Rugby World Cup Minister Murray McCully says the problems in Auckland during the Rugby World Cup opening night will not be repeated this weekend, now that the Government has taken control of the fan zone area.
Mr McCully announced on Tuesday that provisions of the Rugby World Cup Empowering Act will be used to extend the fan zone beyond its current limits, following problems caused by overcrowding on opening night.
Mr McCully told Morning Report it was clear the only way to get the necessary consents in place to prevent a repeat of the problems was to bring the special legislation into play and he is confident the fan zone will cope this weekend.
"We want people to come down town because we're going to be able to manage them and we are going to overcater for the anticipated need.
"After last Friday, it would be irresponsible not to."
Under the measures, the fan zone area at Queens Wharf will be enlarged to Quay Street in case the crowd overflows and Mr McCully has also asked for better access to nearby wharves.
He has said he also wants to ensure road closures on Quay Street are effective, and there are more buses.
Auckland's deputy mayor says the Government's use of emergency legislation to make changes for the Rugby World Cup events is not justified.
Penny Hulse told Morning Report that, without being too dismissive, changes including getting extra buses running and extending the fan zone have already been underway.
Ms Hulse says it has occurred to many people that it is only ten weeks away from an election, and there's a lot of blokey politics going on.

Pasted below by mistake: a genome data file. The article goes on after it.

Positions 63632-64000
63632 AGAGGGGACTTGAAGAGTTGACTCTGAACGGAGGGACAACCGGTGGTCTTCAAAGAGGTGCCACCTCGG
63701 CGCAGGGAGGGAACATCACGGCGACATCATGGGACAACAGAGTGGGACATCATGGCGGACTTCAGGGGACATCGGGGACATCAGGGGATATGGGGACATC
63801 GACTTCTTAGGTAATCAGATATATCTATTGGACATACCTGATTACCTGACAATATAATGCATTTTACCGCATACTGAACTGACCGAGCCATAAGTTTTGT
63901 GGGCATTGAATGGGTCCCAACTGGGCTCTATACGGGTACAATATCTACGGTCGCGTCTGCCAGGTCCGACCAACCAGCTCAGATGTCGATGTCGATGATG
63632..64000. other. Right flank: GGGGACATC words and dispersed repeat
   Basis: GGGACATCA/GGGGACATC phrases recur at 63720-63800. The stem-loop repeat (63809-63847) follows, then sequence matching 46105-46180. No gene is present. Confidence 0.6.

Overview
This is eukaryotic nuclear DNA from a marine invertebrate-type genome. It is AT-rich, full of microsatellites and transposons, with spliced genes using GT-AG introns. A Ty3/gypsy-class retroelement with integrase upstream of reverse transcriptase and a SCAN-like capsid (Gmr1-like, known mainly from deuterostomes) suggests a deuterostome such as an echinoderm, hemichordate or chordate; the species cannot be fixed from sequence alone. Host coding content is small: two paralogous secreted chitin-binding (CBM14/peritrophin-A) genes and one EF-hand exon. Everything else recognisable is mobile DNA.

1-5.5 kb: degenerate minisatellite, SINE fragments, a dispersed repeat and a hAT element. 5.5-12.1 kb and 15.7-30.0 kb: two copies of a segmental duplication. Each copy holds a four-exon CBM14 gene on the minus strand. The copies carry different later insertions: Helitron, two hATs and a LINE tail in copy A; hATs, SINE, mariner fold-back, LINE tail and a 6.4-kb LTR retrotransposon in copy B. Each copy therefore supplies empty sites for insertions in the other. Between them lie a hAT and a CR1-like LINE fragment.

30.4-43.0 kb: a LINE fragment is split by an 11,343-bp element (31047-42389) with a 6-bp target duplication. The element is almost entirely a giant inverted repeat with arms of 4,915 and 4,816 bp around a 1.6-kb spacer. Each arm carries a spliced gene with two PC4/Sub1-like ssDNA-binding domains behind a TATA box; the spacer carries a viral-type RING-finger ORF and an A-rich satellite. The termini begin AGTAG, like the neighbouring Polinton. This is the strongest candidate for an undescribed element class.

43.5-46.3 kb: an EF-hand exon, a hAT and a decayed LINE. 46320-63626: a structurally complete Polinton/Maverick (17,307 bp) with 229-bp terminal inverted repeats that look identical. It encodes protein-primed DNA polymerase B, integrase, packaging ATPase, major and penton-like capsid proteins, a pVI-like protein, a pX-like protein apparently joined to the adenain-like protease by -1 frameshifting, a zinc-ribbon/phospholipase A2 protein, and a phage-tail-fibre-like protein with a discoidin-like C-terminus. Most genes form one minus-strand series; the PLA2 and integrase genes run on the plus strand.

On Friday night, hip hop artist Che Fu takes to the waterfront stage, while on Saturday Australia play Ireland at Eden Park.
Government move 'a blow to mayor'
The head of the Auckland Chamber of Commerce, Michael Barnett, says the Government's decision to take control of a larger area of the city's waterfront is the right one but a blow to Auckland mayor Len Brown.
"Its probably a tough pill to swallow, but the reality was ... we had something occur here in Auckland that made Auckland and New Zealand look as though it had fallen short," said Mr Barnett, who is also head of the waterfront's Cloud structure.
Mr Brown said he didn't think the buck was stopping with him, and that the Government and council have joint responsibility.
He said Tuesday's announcement came as a surprise, and could have been handled better through a joint announcement.
Mr McCully told Morning Report that he understood formal communication occurred on Monday between the Chief Government Officer, Neville Harris and Auckland Council's chief executive.
Meanwhile, Auckland councillor Cameron Brewer says he warned fellow councillors last week that Queens Wharf and surrounding waterfront areas would not be able to cope but they scoffed at his warnings.
Action too late, says Labour
Labour Party leader Phil Goff said the damage had already been done and the Government should have acted sooner.
"They had the powers all along, you can only ask the question, why didn't they ... use those powers before, in the event that was always going to draw the biggest number of people into town."
International Rugby Board chief executive Mike Miller says some people were "a bit surprised" at how many people wanted to be part of the opening night, and more and more are likely to want to get involved in the event as the tournament goes on.
The minister, Murray McCully said there will be some extra costs to carry out the new plan for the waterfront and to beef up public transport, and the Government expects to pick up some of that cost.